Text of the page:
Since I arrived in Ubud nearly one year ago, many people have recommended an assortment of healers to me. The name of one balian/shaman (Balinese traditional healer) came up many times: Tjokorda Rai. I read about him, heard many stories about him, met his friends (especially foreigners who raved) but still hemmed and hawed about seeing him; I was wary about the post-EPL (Eat, Pray, Love) effect, wherein healers had rapidly morphed into minor celebrities, included on the checklists of many a single woman’s trip to Bali. So over many months, I vacillated.
But then, B texted me out of the blue a couple of days ago – right in the midst of my gloom – to say she was going to see Pak Rai. I asked if I could go along. Sorry no, she replied, Made is driving me by motorbike. Oh well. But then, her driver’s plans changed and well… time, place, purpose, spirits and my angels finally aligned themselves. I knew in an instant that it was the right time to go.
Welcome to Bali. The Island of the gods – and synchronicity.
Tjokorda Rai (aka Cokorda Rai) is the grandson of the last King of Ubud. He is a renowned Balinese healer and shaman who began to use his gift of communing with deities and spirits over forty years ago. Tjok Rai still sees Balinese people who come by in full dress. But tourists by the busload and celebrities from around the world also descend upon his royal compound of Puri Negari, a short drive from Ubud, eager for consultations, for healing, for cures.
My neighbor Gede drove B and I out to Negari early yesterday morning; early enough to avoid the throngs that would arrive throughout the day. We entered the expansive compound, a secret garden filled with overhanging trees, multiple bales (pavilions), and three dogs that surrounded us in moments. We stood on the steps of the healing bale, awaiting his arrival… shortly heralded by the whooshing sound of Tjokorda Rai waving his dogs away.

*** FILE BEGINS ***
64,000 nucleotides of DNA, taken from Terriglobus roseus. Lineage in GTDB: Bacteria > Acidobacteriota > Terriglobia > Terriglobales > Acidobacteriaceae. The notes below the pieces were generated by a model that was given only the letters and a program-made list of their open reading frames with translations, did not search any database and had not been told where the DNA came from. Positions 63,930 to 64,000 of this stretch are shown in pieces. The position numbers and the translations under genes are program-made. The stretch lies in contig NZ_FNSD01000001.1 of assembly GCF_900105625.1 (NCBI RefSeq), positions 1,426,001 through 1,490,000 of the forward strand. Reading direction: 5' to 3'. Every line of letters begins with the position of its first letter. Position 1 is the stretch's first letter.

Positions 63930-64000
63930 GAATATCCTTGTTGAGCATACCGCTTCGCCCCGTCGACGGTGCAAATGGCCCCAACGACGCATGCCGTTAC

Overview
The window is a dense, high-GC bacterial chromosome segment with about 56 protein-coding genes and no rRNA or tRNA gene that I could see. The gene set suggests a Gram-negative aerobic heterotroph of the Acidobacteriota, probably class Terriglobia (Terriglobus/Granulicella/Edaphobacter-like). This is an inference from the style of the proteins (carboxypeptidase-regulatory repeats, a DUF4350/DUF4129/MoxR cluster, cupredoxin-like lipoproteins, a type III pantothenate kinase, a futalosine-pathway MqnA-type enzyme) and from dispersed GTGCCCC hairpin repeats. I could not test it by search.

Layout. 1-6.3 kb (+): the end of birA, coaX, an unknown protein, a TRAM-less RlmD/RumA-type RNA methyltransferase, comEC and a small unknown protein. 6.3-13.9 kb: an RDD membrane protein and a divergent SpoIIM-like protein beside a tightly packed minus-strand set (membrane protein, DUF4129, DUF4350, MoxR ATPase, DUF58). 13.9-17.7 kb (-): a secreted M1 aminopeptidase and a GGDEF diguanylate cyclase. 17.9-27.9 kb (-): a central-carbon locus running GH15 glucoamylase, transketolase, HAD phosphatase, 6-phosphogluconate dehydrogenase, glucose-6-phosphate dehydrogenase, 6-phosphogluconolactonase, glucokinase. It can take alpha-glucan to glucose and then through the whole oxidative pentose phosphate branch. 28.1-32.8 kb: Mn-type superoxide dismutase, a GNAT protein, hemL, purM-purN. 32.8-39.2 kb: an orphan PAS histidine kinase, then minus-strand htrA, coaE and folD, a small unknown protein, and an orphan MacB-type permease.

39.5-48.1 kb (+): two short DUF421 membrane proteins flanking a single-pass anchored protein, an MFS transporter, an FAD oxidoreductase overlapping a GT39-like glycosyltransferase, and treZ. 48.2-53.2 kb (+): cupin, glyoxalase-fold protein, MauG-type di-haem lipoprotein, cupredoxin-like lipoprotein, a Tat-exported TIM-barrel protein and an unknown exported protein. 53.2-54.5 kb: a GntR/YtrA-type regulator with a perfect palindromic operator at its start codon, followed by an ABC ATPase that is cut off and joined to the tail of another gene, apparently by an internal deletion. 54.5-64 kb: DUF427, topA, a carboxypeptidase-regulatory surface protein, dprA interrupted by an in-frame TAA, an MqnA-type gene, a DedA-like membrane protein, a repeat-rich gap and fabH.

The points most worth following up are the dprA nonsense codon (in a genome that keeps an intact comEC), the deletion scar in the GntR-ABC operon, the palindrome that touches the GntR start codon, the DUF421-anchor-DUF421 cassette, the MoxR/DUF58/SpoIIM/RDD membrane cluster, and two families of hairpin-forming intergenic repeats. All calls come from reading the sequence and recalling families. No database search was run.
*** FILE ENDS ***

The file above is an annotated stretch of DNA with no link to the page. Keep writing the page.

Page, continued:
Already in his 80s, Tjok Rai is as sprightly and energetic as men less than half his age; his second wife is apparently younger than his daughter. He is tall and gangly, draped in sarong and cotton shirt, a mala dangling around his neck. He is undeniably charismatic, radiating warmth and a brilliant smile; he carries the knowledge of his spiritual and healing powers with a dose of humility. There’s a sparkle in this eye – even when he speaks with utter seriousness.
Pak Rai sat on a chair and, like the royalty that he is (only by virtue of lineage), summoned me to his side. As I approached, he took one short look up and down and announced – as if it was the most obvious thing in the world: your sacrum…between L1 and L5 something is not right. I stared at him in astonishment, then remembered that the Chinese doctor in Kuala Lumpur had conducted a body scan just last year, with similar pronouncements.
Gede explained that I was to sit on the floor, my back towards Tjok Rai – and my legs stretched out in front of me. Yikes! I hesitated, scooted back to my bag on the floor and pulled out my pillow. As I settled onto the pillow, Tjok Rai was already tsk-tsk-ing me; what’s this with the pillow, you must sit down on the floor, right on the ground! You need to absorb the energy that comes from the earth. I know, I said, but it’s too painful. Can I sit on the pillow? And in lotus position? More pshaw-ing from the master: The pain, it’s all in your head.. what have the doctors done to you?!
He held nothing back, this grand old man. He called me on everything: I was coddling my body, protecting it, not letting myself heal through and past the pain. He rambled on about my Kundalini energy being blocked, the energy not moving through my system, the snakes being stuck…
Once I’d begun to make sense of this healer’s rantings, without warning Pak Rai placed the palms of his hands on my scalp, then moved them down to either side of my head, around my face and then.. right into my ears. He pushed and prodded, commenting on various parts of my body; this is fine, this also.
I laughed some more.
I was then signaled to lie down on the bamboo matting and when I pleaded for my pillow, he exclaimed: why the pillow?! You must lie your back directly onto the ground, you need to absorb the earth’s energy! Unwilling to subject myself to further castigation, I removed the pillow and lay right on the thin matting, the bump on my sacrum in close proximity to the hard marble floor below.